Committees and special interests
Some committees convene behind closed doors while others publicly discuss issues and make their decisions. This paper studies the role of open and closed committee decision making in presence of external influence. We show that restricting the information of interest groups may reduce the bias towards special interest politics. Moreover, there are cases where benefits from increasing the number of decision makers can only be reaped if the committee's sessions are not public. In open committees benefits from voting insincerely accrue not only when a decision maker's vote is pivotal. As the number of voters increases, the cost of voting insincerely declines in an open committee because the probability of being pivotal declines. This is not the case in a closed committee where costs and benefits of insincere voting only arise when a voter is pivotal. JEL Classification: D71, D72, D73
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- Timothy Feddersen & Wolfgang Pesendorfer, 1997.
"Voting Behavior and Information Aggregation in Elections with Private Information,"
Econometric Society, vol. 65(5), pages 1029-1058, September.
- Timothy Feddersen & Wolfgang Pesendorfer, 1994. "Voting Behavior and Information Aggregation in Elections with Private Information," Discussion Papers 1117, Northwestern University, Center for Mathematical Studies in Economics and Management Science.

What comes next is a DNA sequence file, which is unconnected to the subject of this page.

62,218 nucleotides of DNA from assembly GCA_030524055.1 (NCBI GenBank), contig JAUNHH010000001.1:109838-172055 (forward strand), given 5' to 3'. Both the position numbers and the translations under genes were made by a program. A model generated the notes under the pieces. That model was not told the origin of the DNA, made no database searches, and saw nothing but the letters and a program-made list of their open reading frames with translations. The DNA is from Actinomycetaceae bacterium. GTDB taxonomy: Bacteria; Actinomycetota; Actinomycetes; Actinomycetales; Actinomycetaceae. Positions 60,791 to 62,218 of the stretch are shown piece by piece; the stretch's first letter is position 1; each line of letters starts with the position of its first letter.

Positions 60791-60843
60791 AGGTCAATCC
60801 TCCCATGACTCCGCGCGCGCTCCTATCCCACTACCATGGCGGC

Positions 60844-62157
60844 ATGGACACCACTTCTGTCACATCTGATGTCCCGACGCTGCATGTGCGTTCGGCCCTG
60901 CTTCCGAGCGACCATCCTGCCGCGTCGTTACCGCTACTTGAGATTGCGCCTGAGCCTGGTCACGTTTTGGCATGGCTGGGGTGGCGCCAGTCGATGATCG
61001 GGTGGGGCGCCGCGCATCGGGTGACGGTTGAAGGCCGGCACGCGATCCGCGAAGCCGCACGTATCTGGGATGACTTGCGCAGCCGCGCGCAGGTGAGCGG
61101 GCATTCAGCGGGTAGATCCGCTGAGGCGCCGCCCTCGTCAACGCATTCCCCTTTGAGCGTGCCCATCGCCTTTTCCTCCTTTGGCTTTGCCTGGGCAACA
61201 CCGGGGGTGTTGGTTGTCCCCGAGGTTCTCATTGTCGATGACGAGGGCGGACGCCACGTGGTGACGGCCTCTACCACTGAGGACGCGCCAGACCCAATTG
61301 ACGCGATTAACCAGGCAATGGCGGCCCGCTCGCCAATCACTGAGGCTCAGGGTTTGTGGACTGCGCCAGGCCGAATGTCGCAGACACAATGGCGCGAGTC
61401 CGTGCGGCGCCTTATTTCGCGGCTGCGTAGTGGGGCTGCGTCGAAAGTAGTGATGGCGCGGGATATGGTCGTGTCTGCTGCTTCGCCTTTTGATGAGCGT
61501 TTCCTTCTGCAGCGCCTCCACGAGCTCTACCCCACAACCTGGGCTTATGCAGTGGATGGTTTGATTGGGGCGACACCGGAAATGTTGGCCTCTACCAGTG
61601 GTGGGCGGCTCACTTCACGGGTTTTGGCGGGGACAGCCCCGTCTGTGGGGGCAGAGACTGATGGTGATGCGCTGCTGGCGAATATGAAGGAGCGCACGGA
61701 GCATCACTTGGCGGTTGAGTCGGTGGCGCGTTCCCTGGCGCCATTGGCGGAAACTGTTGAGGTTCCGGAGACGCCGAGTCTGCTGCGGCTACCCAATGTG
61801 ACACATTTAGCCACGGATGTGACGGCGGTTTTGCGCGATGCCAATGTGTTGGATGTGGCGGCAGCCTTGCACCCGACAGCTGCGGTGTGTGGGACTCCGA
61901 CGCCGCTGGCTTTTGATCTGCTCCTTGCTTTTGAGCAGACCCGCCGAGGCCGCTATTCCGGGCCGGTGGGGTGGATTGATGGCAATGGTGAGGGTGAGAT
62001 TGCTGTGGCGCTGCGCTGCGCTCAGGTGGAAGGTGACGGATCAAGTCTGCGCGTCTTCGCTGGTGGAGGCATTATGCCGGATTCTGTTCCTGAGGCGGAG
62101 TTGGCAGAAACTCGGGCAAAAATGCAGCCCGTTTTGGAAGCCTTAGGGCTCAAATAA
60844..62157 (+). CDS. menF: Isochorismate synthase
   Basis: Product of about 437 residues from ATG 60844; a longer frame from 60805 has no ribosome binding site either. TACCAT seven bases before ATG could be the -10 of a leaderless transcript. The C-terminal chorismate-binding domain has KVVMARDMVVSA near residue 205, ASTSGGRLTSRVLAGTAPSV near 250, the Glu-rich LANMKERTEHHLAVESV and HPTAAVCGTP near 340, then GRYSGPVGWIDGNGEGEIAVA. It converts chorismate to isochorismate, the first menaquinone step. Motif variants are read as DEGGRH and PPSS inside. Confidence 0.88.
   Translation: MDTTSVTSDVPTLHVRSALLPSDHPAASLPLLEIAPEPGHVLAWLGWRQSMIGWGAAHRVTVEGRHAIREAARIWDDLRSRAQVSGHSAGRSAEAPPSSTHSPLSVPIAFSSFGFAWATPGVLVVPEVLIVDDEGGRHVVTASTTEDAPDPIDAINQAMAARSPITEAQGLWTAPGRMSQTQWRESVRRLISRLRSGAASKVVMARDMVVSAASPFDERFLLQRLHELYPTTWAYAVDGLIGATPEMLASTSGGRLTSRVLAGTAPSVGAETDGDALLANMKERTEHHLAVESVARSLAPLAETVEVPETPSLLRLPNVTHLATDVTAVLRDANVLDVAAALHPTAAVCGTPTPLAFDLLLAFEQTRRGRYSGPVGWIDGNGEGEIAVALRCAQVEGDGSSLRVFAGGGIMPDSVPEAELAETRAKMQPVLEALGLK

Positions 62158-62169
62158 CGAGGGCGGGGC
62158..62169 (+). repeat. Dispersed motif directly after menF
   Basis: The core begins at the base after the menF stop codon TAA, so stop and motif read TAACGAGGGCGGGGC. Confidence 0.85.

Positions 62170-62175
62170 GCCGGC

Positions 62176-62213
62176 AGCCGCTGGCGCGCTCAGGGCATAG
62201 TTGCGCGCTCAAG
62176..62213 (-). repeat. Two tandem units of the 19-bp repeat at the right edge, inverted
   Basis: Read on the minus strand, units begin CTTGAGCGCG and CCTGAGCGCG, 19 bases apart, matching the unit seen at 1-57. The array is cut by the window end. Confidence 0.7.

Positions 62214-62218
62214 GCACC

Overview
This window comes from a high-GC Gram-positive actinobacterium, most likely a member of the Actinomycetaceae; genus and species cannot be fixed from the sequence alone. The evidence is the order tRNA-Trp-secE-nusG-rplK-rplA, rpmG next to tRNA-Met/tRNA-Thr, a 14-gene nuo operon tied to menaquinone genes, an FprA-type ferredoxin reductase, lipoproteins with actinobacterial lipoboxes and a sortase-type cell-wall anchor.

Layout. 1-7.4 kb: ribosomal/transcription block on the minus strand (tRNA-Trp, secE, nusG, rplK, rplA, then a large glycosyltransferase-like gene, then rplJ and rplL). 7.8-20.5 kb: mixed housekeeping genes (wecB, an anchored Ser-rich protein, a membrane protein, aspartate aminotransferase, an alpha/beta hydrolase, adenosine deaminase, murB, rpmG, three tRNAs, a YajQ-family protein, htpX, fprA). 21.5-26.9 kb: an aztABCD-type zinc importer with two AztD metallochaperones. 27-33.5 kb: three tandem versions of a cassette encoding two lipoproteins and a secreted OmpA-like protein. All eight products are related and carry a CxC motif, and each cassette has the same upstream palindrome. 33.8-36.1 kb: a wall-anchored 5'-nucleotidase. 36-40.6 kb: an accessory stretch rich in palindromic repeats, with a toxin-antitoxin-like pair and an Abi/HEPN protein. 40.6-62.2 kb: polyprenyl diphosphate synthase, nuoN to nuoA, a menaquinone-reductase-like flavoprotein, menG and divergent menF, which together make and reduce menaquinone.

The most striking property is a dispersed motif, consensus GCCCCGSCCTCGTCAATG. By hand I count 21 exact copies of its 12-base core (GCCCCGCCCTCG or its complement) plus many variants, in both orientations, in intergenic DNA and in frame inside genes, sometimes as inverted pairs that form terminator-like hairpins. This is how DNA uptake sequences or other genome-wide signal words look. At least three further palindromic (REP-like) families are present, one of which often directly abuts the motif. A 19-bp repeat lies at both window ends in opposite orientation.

- Timothy Feddersen & Wolfgang Pesendorfer, 1997. "Voting Behavior and Information Aggregation in Elections With Private Information," Levine's Working Paper Archive 1560, David K. Levine.
- Timothy J. Fedderson & Wolfgang Pesendorfer, 1996. "Abstention in Elections with Asymmetric Information and Diverse Preferences," Discussion Papers 1195, Northwestern University, Center for Mathematical Studies in Economics and Management Science.
- Dino Gerardi & Leeat Yariv, 2003. "Putting Your Ballot Where Your Mouth Is: An Analysis of Collective Choice with Communication," UCLA Economics Working Papers 827, UCLA Department of Economics.
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